While the technology of firearm known to the Founding Fathers was primitive by comparison to today's weapons, individuals at that time were free to own a greater amount of destructive force than today. At the time of the nation's founding, individuals were free to own any weapon known, including cannons, field pieces and even fully-armed warships of the day. In fact, up until the National Firearms Act of 1934, there was no Federal law against ordinary Americans' owning any weapons available anywhere, including anything the US military used, such as tanks, artillery, bombs and even high-explosives. No licenses and no registration were required.
Right to WMDs?
Most people on both sides agree that so-called "Weapons of Mass Destruction" (i.e., biological, chemical and nuclear weapons) cannot have any legitimate purpose in the hands of individuals and that even in non-hostile hands these weapons pose a serious threat due to the risk of even simple accidents during storage or transport. As such, most agree that even the broad protections of the Second Amendment for the right to keep and bear arms do not apply to "WMD's".
However, a few on the gun-rights side (notably Vin Suprynowicz ) point out that all American government powers originate with the people. Therefore, they argue, if the American government has the power to own WMDs, the people must have the same power or else they wouldn't have been able to give it to the government. Opponents of this view contend it commits the logical fallacy of division, giving as a counterexample powers of the State to tax, to imprison, and even to execute, which no government empowers to individuals.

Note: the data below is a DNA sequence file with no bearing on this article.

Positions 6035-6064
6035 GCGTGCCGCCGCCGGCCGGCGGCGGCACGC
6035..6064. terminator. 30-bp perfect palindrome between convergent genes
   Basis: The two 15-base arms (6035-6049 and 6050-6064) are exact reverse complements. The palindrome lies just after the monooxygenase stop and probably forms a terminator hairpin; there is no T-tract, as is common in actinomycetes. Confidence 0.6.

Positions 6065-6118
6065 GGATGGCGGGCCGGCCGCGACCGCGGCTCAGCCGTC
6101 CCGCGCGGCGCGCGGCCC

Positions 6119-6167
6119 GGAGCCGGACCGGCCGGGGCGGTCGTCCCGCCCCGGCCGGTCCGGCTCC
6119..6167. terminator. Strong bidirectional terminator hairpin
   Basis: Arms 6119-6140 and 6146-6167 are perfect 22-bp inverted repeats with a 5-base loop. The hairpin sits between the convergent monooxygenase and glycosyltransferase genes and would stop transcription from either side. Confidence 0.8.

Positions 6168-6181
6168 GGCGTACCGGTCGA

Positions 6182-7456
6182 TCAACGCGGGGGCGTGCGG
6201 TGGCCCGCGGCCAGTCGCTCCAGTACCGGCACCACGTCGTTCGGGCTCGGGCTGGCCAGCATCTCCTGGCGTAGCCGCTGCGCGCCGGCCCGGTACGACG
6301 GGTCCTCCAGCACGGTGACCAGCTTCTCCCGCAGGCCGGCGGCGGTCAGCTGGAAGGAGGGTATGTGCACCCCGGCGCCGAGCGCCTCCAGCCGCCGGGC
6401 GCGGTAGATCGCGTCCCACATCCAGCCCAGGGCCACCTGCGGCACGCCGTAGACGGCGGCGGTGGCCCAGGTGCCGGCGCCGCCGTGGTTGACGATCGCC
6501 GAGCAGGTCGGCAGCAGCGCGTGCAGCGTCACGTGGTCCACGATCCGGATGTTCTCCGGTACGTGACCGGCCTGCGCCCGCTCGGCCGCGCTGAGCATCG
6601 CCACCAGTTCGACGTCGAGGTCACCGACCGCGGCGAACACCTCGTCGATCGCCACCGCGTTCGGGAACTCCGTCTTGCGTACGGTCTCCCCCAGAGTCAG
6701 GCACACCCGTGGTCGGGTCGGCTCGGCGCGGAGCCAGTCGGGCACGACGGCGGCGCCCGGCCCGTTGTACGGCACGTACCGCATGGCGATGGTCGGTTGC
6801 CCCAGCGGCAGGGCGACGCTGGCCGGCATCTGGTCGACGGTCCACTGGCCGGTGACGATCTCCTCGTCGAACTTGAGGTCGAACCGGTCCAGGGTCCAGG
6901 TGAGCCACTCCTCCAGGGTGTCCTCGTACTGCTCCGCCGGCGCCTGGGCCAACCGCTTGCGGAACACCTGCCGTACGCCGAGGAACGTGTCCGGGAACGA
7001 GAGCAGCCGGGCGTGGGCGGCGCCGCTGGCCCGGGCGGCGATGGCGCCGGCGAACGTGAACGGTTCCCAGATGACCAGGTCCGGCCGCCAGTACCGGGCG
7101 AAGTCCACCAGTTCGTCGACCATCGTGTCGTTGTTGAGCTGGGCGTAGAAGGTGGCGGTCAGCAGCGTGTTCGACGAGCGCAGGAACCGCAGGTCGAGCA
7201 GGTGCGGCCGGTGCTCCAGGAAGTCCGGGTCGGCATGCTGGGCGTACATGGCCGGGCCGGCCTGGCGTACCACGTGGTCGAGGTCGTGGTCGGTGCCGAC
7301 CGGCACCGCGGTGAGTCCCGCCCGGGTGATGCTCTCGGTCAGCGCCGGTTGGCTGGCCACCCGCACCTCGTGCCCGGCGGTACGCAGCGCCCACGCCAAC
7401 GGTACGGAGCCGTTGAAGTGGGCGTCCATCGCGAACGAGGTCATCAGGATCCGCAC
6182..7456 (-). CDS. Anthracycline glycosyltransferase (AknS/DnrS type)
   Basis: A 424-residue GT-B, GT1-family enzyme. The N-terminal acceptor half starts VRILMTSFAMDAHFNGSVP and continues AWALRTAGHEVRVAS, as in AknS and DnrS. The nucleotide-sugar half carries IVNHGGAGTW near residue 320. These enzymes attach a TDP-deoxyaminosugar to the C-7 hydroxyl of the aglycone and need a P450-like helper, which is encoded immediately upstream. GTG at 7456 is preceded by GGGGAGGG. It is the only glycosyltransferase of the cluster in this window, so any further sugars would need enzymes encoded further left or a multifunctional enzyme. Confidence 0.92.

Some contend this counterexample is nullified by the fact that armed private citizens can use deadly force "in defense of themselves, their families, their property, and the state" (NH State Const. Part I, Article IIa) and it is from this self defense/state defense function that the state itself derives its power to execute convicted criminals and engage in warfare. Gun-rights proponents say it is not a fallacy of division, but a matter of partial delegation, just as citizens delegate some powers to their State government, and the same and/or others to the Federal government (like the authority to oversee elections, to tax, to regulate commerce, ban some drugs but not others, etc)
Those who maintain that Suprynowicz's argument still commits the fallacy of division, argue that the delegation of powers (in the case of nuclear weapons) is not partial but complete, just as, though individuals are permitted to detain or even kill others when the need for defense is imminent, no state allows that any single individual retains any "right" to execute nor to imprison others -- that only the state may execute or imprison (or delegate the carrying out of such to its lawful agents). The argument continues that similarly, it is not the case that all individuals have a right to keep nuclear weapons.
However most states in the US do in fact empower the average citizen to effect citizens arrest for felonies and in some cases obligate them to do so. Citizens can also use deadly force to defend others, or their property, and/or the state (as cited above), not just in cases of imminent danger to themselves alone. Furthermore, in few courts in the nation is a judge allowed to impose the death penalty, only a jury of one's peers can do so in most cases, ergo the power to execute remains in the hands of the average citizen doing their jury duty. ,